GM Holden intended to make a statement later today.
A rumored grant of $30 million to help Toyota fund the mid-life facelift of the Camry does not appear to be part of the $200 million program. It is believed that will be include in the Automotive Transformation Scheme or another arm of the Car Industry Plan.
In relation to the parts and components industry, the Government released details of the latest grants to be made under the Automotive New Markets Program, which will total $7.3 million.
The program is designed to help automotive components makers diversify their product ranges and cut their reliance on the car industry.
Adelaide’s Precision Components Australia, which makes a wide range of stampings and body assemblies as well as components for dual-clutch and automatic transmissions, has been granted $1.1 million to help with diversification into manufacturing of flat-pack unitised building sets.
Sumitomo Wiring Systems of Melbourne will receive $1.1million for the establishment of a centre of excellence.
Hirotec, the Japanese maker of mufflers and body parts based in Edinburgh North, South Australia, will receive $1.1 million for development of world-class coating technology.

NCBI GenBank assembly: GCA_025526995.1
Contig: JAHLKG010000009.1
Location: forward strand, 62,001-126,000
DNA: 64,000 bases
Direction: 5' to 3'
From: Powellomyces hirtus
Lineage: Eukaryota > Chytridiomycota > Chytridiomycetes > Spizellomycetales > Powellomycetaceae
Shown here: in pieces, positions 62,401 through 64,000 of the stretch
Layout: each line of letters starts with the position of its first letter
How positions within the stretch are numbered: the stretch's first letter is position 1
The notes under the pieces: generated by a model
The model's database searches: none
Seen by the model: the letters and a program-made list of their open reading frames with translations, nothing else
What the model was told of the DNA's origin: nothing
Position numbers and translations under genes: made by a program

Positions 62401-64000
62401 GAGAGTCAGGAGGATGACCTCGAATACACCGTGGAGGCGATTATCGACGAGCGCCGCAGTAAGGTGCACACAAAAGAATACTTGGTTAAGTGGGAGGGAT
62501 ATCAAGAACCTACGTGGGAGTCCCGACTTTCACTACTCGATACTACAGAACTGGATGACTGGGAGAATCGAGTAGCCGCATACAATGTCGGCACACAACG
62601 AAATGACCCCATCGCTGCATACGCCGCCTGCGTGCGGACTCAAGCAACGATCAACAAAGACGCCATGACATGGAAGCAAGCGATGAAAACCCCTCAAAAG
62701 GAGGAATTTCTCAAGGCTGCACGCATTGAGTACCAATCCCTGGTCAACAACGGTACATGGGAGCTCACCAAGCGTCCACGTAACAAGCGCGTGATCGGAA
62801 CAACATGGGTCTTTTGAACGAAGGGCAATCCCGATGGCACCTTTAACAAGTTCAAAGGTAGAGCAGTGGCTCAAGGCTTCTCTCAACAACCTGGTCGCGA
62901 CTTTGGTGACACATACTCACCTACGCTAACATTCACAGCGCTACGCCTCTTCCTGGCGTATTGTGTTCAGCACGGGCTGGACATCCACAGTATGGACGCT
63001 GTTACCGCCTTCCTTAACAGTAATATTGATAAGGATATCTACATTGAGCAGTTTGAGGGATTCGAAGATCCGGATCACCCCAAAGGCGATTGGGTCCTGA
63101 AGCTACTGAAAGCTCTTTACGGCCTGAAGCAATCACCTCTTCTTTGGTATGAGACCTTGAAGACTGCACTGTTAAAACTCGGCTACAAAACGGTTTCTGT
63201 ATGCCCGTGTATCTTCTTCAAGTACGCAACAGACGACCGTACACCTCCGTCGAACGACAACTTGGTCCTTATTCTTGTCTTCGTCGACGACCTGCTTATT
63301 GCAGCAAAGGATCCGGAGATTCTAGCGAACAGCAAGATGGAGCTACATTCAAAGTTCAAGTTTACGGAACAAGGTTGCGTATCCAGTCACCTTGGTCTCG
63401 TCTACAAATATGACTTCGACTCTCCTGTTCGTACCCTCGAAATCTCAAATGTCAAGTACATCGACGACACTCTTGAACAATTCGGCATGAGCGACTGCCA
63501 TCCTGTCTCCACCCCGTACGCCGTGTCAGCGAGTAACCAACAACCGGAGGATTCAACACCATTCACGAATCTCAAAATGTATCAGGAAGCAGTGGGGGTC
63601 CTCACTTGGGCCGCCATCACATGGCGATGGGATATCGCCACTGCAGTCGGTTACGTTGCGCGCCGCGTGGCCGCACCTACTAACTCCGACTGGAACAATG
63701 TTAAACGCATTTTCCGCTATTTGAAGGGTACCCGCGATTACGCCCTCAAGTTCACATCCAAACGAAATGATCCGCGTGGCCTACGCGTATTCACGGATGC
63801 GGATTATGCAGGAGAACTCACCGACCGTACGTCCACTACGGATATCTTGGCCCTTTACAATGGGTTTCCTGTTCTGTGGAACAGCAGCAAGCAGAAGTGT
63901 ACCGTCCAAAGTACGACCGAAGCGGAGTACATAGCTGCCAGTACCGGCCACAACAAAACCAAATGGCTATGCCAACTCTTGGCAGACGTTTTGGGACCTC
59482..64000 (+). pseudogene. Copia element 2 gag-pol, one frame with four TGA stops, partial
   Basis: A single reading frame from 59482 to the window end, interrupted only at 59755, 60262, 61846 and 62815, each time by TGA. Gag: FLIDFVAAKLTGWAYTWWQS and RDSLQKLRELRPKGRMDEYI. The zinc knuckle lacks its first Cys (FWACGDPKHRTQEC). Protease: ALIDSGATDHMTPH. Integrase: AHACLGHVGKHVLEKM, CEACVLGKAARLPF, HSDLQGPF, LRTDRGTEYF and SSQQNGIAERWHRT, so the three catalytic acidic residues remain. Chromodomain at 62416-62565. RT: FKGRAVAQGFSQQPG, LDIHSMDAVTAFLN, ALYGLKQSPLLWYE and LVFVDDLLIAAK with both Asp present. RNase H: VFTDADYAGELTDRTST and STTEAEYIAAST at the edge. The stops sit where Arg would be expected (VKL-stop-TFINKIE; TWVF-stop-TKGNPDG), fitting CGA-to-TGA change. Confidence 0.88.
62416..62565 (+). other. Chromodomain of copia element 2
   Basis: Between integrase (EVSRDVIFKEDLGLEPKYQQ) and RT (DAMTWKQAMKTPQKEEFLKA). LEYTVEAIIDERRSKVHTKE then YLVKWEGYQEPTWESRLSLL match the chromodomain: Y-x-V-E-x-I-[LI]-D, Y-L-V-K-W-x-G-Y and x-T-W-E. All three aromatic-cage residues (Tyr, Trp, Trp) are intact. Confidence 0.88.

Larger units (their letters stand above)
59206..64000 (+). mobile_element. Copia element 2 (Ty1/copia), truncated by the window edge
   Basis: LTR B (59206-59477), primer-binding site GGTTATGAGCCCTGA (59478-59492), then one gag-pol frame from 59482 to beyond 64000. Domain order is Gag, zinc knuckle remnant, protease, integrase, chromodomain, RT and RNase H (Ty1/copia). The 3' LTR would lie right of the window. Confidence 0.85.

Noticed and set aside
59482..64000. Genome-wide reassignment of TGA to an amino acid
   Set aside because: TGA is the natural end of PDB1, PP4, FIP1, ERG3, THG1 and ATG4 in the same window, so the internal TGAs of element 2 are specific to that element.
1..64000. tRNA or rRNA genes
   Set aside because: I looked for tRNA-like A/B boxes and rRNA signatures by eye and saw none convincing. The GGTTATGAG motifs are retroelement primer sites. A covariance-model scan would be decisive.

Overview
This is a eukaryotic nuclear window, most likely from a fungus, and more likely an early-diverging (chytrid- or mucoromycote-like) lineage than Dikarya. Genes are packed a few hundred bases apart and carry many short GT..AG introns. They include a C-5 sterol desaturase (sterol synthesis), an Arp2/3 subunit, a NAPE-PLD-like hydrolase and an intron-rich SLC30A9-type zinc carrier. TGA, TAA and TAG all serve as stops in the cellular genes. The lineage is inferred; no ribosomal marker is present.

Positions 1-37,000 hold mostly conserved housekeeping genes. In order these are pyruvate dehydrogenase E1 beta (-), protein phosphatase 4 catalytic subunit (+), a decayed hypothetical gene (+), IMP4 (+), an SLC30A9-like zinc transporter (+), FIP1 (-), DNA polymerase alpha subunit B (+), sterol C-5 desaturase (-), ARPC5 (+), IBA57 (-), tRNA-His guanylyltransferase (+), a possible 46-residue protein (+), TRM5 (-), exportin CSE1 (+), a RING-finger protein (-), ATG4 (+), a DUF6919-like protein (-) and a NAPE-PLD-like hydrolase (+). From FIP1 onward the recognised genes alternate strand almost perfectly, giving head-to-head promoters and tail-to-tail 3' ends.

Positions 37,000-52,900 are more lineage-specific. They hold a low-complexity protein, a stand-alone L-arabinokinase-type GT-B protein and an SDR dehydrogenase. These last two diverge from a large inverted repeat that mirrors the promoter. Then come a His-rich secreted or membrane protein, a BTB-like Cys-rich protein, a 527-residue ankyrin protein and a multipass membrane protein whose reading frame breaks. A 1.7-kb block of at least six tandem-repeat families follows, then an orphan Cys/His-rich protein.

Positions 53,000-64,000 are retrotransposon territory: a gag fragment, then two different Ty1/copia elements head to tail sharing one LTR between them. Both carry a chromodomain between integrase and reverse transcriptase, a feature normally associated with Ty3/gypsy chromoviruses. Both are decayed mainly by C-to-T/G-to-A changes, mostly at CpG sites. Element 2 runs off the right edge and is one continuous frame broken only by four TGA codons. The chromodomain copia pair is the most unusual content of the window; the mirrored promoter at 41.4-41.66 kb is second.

Orbital Australia in Perth, developer of internal combustion engine systems including LPG fueling, will received $1.03 million for the development of engine management systems for unmanned surveillance aircraft.
SMR Automotive, Adelaide-based manufacturer of rear vision mirrors, will receive $722,700 for the development of its new coating technology that allows it to use plastic instead of glass in its products.
Melbourne’s Harrop Engineering will get $705,412 for the development of forced induction and traction control products for global vehicle platforms. Among other things, the company provides the supercharger units for the Lotus Evora.
Hella Australia, also in Melbourne, will receive $550,000 for the development of LED lighting for use by essential services/military/ heavy industry customers.
Melbourne-based plastics and rubber products group Venture DMG will get $493,350 for development of niche construction industry products.